Timmy Complains about ‘Basic Human Rights’ Being Taken Away From Him
By Dylan Clark
Last Monday night, 6th grade Ithaca resident Timmy Williams flipped the channel to MTV to watch his favorite program, Jackass. But instead of seeing Ryan Dunn shoving a toy car up his ass, he saw something he deemed to be far more outrageous: a password entry screen.
Timmy originally believed the block of access to be a practical joke being pulled by his older sister. However, when he went to his mom to tattle, he discovered his own mother had intentionally enacted this Orwellian censorship.
“This is so stupid,” Timmy said. “Why can’t I just watch what I want to? My mom has no reason for blocking my shows. She is so stupid.”
“I sure as hell have a reason for blocking his shows,” said Ruth Williams, Timmy’s mother. “Ever since he started watching those shows he’s been wreaking havoc left and right. I came home from work last week, and what did I find? Timmy with his bicycle on the roof about to ride off onto our trampoline two stories below. If I had come home any later, I probably would’ve found his corpse on the ground five feet to the left of the trampoline, God forbid!”
“Who makes that damn show, anyways? I’d like to have a word with their mothers,” she added.
Besides Jackass, other shows that have been blocked in the Williams residence include South Park, Family Guy, Jersey Shore and everything that airs after 11 pm on Cinemax.
“When I was his age, I used to watch shows that embraced strong family values, like The Brady Bunch. All the programs Timmy watches embrace senseless violence, underage sex and New Jersey. Those aren’t the kinds of things I want my kids exposed to.”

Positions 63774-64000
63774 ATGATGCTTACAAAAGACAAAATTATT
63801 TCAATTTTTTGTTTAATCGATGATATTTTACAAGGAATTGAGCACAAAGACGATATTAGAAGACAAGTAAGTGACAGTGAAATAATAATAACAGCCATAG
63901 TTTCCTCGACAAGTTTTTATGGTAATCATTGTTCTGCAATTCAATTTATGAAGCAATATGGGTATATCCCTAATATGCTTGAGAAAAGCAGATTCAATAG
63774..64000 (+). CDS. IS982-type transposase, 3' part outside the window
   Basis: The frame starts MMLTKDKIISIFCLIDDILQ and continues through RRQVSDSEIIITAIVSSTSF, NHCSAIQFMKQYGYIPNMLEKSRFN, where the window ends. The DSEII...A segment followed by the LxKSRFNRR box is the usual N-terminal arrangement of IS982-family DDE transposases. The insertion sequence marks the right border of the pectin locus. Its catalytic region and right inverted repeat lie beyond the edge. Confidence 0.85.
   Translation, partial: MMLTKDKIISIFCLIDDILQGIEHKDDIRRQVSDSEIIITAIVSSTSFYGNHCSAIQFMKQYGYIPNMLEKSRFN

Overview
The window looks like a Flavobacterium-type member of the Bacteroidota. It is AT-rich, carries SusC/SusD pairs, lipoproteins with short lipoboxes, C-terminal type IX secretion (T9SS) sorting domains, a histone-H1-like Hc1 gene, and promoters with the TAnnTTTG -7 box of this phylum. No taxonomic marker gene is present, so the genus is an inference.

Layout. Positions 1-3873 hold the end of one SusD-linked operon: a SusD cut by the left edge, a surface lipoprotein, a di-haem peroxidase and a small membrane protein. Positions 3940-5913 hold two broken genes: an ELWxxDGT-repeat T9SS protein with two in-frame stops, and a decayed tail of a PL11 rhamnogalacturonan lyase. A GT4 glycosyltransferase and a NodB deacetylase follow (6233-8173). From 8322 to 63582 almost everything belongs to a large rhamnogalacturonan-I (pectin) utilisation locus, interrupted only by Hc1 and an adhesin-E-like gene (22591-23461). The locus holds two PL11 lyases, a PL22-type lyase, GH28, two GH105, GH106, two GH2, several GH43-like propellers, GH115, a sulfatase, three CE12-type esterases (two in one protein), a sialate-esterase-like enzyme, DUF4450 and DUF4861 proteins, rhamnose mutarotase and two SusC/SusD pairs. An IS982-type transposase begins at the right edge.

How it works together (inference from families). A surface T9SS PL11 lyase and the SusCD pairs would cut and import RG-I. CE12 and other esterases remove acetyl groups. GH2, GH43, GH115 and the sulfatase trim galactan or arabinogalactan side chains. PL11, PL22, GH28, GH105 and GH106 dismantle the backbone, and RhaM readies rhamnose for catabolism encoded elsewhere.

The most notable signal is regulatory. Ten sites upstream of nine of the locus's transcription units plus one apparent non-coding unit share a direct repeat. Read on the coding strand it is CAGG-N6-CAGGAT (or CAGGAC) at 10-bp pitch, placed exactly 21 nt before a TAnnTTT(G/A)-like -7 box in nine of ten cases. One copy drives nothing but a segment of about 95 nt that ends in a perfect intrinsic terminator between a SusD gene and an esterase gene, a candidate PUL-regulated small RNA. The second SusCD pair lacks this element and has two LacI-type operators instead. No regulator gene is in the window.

Timmy’s arguments against the ban, such as that it is a violation of his human rights, and that his “friends’ moms let them watch whatever they want,” have done nothing in the way of changing his mother’s mind.
The ban’s effects reach far beyond the Williams residence – they have also had a devastating impact on Timmy’s social life.
“At school, kids will be talking about how funny it was last night when Kenny got beaten to death by a monkey on South Park, and all I have to talk about is how my mom is making me feel like I’m living in Auschwitz,” Timmy said. “Talking about my shows was the only reason I had friends in the first place. Now, the only person who’ll hang out with me now is the kid who eats scabs.”
“It’s like nobody even looks at me anymore,” he added. “I feel like Meg Griffin.”
Regardless of his mother’s iron will, Timmy refuses to give up on the fight for his rights. In protests that Timmy has compared to the rebellion in Libya, he holds nightly temper tantrums in an effort to raise awareness of the cause around the house and the neighborhood. He also shows his mom that the shows will continue to influence him regardless of whether or not they are censored by continuing to imitate his role models from the blacklisted shows.
“This is the situation,” Timmy said to his mother, pointing at the part of his stomach where, if he’s lucky, his abs may one day be.
“Put your damn shirt on, Timmy,” his mother said. “You don’t even have any chest hair yet.”
“Neither does the Situation!” Timmy yelled back, then began fist pumping as his mother grabbed her belt.
Marty Williams, Timmy’s father, said “last weekend, he was out in the backyard wearing a chicken costume and wrestling fat kid with a bunch of open sores. And then yesterday he soaked my wife with a water gun and ran off screaming ‘victory is mine.'” As of press time, it is still unclear as to whether or not Amnesty International or other human rights groups will take note of the injustices taking place at the Williams residence, but Timmy expects their reaction to be “drastic, once they have a look at one of my daily emails about my plight.”
“Whatever,” said Timmy’s sister Christina Williams, 15, another victim of the Stalin-esque ban, but one who has found a way around it. “I can always just watch those shows on, like, Hulu or Netflix or something like that. Um, hello, we’re not living in the stone age anymore!”
Dylan Clark is a freshman writing major who would also feel infringed upon if he were denied his daily dose of Snooki on TV. Email him at email@example.com.